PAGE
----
Seahaven

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Heading into 2020, it had been over half a decade since the quartet released its previous album. Fans feared it was all over.
For Seahaven themselves, it sometimes felt that way, too.
“I don’t even know if I picked up a guitar for two and a half years,” admits frontperson Kyle Soto. Chat with the members of Seahaven -- Soto, guitarist Cody Christian, bassist Mike DeBartolo, and drummer Eric Findlay -- and they’ll refer to this as their “dark period,” a time in which they scrapped an album’s worth of demos, adjourned an ongoing label search, and resigned to the possibility of Reverie Lagoon riding off into the sunset as their unintended swan song. “We didn’t know what direction we wanted to go in. We did a summer tour in 2016 and when it was over, we thought that was the end.”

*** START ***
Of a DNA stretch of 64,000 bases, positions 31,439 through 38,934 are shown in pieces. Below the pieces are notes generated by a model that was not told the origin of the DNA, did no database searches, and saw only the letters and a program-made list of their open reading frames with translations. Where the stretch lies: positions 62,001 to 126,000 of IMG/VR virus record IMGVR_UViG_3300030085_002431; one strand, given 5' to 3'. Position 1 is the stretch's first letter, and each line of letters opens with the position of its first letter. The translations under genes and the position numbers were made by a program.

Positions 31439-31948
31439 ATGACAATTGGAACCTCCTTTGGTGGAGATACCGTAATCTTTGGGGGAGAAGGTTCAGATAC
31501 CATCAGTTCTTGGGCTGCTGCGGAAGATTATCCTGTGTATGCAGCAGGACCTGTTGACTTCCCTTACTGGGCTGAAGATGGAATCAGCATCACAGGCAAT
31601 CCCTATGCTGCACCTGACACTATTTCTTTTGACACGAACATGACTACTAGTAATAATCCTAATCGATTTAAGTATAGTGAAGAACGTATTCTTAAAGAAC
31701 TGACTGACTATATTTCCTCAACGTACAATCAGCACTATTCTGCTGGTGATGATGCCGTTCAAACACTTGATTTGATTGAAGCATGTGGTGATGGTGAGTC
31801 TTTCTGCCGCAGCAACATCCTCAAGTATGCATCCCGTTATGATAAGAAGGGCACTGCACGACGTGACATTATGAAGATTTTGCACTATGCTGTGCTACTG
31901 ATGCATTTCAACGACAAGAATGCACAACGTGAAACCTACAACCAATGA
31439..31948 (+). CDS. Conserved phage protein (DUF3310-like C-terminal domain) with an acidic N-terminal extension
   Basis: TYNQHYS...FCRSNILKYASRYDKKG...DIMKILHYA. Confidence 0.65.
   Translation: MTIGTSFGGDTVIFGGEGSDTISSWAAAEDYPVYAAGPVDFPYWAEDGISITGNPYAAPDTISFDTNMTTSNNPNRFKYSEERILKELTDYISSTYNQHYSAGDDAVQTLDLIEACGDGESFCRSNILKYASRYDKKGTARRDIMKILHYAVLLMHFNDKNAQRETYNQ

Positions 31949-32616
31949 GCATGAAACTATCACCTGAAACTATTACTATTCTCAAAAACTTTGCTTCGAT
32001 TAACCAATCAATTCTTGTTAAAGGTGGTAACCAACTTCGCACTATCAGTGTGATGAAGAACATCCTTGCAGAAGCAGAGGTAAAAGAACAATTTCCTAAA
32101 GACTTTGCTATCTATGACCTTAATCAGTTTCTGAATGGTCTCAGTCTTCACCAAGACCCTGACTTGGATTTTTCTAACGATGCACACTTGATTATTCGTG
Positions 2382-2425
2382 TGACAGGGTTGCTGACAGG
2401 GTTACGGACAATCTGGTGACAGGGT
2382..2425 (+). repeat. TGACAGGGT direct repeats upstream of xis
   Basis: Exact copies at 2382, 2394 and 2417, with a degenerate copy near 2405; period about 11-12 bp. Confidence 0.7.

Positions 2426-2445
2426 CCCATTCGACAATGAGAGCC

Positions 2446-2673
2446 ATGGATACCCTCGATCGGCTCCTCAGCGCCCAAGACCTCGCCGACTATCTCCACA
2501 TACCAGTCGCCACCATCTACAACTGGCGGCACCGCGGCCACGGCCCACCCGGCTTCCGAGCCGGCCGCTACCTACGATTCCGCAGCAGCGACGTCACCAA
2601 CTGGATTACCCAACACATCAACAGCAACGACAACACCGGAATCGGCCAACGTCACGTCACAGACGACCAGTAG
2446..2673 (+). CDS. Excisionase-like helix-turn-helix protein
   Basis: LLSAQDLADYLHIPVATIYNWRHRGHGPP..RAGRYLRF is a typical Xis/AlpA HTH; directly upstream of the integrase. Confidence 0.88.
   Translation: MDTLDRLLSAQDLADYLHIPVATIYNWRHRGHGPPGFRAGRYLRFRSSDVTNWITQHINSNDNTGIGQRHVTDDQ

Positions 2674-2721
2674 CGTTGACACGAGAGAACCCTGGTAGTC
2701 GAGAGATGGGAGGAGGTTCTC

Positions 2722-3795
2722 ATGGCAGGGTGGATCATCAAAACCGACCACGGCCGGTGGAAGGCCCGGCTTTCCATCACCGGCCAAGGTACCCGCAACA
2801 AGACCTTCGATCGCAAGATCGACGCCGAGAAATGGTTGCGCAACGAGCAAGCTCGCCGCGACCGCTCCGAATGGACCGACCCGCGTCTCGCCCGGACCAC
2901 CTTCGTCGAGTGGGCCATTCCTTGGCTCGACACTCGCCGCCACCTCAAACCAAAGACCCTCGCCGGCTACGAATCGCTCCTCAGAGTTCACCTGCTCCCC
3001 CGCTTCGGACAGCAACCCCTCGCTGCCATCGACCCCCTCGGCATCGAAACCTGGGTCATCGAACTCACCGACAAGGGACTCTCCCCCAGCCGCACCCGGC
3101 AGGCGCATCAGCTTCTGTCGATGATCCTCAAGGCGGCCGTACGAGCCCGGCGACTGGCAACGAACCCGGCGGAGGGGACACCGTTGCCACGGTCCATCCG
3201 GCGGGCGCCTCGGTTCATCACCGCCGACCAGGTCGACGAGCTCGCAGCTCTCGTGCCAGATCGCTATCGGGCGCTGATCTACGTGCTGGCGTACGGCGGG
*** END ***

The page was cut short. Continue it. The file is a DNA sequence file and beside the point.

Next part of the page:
Enter Halo of Hurt -- Seahaven’s first album in six years and a riveting new chapter in their ongoing evolution. Astral and eerie, moonlit and menacing, Halo of Hurt reignites the magic dust that made Seahaven’s early 2010s run so special. It’s an adventurous rock album that urges you to grapple with your self doubt and innermost demons, then cast them into oblivion. “In Halo of Hurt, there’s some underlying anxiety from coming up short after 2014,” Soto admits. “I wanted to bring it back to the beginning of the band -- a revived version of our younger selves in my garage in 2009. No timelines, no pressure. No need to fit a certain mold.”

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